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Paul David Hamilton, Brittney McGlasson, Usha P Andley; α-Crystallin binding and associations with putative substrates. Invest. Ophthalmol. Vis. Sci. 2016;57(12):724.
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© ARVO (1962-2015); The Authors (2016-present)
Proteomic analysis of the lens shows an increase in the expression of histones in knock-in mice carrying α-crystallin (AC) mutations. To further understand the relationship between AC chaperone function, binding of substrate proteins and cataract, we are performing analysis of AC and substrate proteins interactions to gain insight into their regulation and function.
Lens AC was isolated from pig eyes collected at a local abattoir and was purified by centrifugation and gel permeation chromatography (GPC). Histone was obtained from commercial sources. AC was incubated at 37oC for 1 hour in the presence of histone and ATP at varying concentrations. Interactions of the soluble fractions of the incubations were obtained by centrifugation or use of 0.22 micron centrifuge filters and were studied using GPC chromatography in combination with a refractive index (RI), low and right angle light scattering (LALS and RALS) and viscosity detection systems. Experiments were also performed using denaturing and non-denaturing gel electrophoresis and Isothermal Calorimetry (ITC).
GPC showed that upon adding histone, at very low concentrations of histone (molar ratio of AC subunits : histone = 231), a peak with an increase in molecular weight (MW) of 30% was observed, presumably from binding interactions of the AC with histones. At higher concentration of histones (up to a molar ratio of AC subunits : histone = 2.6), there was a gradual, sustained decrease in MW of the AC as shown by multi-angle light scattering, that was accompanied by a 50% decrease in MW. Concurrently, there was a decrease in the amount of AC present in the soluble fraction, indicating that part of the AC was distributed in the insoluble fraction. Electrophoresis indicated that the AC had no contamination with beta crystallin, and at the higher histone concentrations, histone bands were detectable. ITC analysis confirmed that binding between the AC and histone is occurring, indicating that ITC is a good way to analyze AC binding with its putative substrates.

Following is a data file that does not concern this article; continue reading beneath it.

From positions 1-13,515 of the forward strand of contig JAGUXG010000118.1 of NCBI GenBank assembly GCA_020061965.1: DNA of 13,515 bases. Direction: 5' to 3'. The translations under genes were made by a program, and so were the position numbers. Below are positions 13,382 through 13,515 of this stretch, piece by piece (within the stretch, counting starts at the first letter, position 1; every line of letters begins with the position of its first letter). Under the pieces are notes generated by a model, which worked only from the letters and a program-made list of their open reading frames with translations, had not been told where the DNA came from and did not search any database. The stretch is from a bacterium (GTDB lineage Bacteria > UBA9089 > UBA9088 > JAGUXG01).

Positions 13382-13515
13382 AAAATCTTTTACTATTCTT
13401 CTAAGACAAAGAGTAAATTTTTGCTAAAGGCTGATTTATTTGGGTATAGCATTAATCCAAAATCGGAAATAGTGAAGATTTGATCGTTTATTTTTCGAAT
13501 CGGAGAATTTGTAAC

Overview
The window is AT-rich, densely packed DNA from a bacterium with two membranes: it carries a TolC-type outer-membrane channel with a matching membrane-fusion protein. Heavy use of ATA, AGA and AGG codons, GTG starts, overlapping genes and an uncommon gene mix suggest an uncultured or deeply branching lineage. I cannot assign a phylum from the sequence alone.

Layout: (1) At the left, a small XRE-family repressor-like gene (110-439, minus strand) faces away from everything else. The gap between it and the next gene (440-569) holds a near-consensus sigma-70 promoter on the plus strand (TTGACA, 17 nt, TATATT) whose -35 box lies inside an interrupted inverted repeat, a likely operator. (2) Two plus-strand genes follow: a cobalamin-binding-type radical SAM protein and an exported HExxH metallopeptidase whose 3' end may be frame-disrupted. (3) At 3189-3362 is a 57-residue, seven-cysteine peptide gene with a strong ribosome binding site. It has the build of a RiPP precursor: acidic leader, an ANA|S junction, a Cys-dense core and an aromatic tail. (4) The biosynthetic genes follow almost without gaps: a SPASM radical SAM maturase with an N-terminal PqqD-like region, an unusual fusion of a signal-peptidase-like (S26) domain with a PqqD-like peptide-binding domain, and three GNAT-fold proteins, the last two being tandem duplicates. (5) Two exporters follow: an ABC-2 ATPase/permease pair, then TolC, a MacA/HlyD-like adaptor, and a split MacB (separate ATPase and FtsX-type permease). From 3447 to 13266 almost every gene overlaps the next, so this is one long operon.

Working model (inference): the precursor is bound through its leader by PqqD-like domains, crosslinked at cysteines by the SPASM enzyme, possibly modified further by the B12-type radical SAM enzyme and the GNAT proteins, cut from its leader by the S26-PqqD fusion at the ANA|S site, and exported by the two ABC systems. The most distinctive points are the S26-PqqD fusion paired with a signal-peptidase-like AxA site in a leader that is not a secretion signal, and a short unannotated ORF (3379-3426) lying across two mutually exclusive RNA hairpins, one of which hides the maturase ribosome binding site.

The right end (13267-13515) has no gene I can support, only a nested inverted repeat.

Binding interactions between the AC and histone suggest that AC may undergo a partial disassembly to oligomers with fewer subunits.
This is an abstract that was submitted for the 2016 ARVO Annual Meeting, held in Seattle, Wash., May 1-5, 2016.
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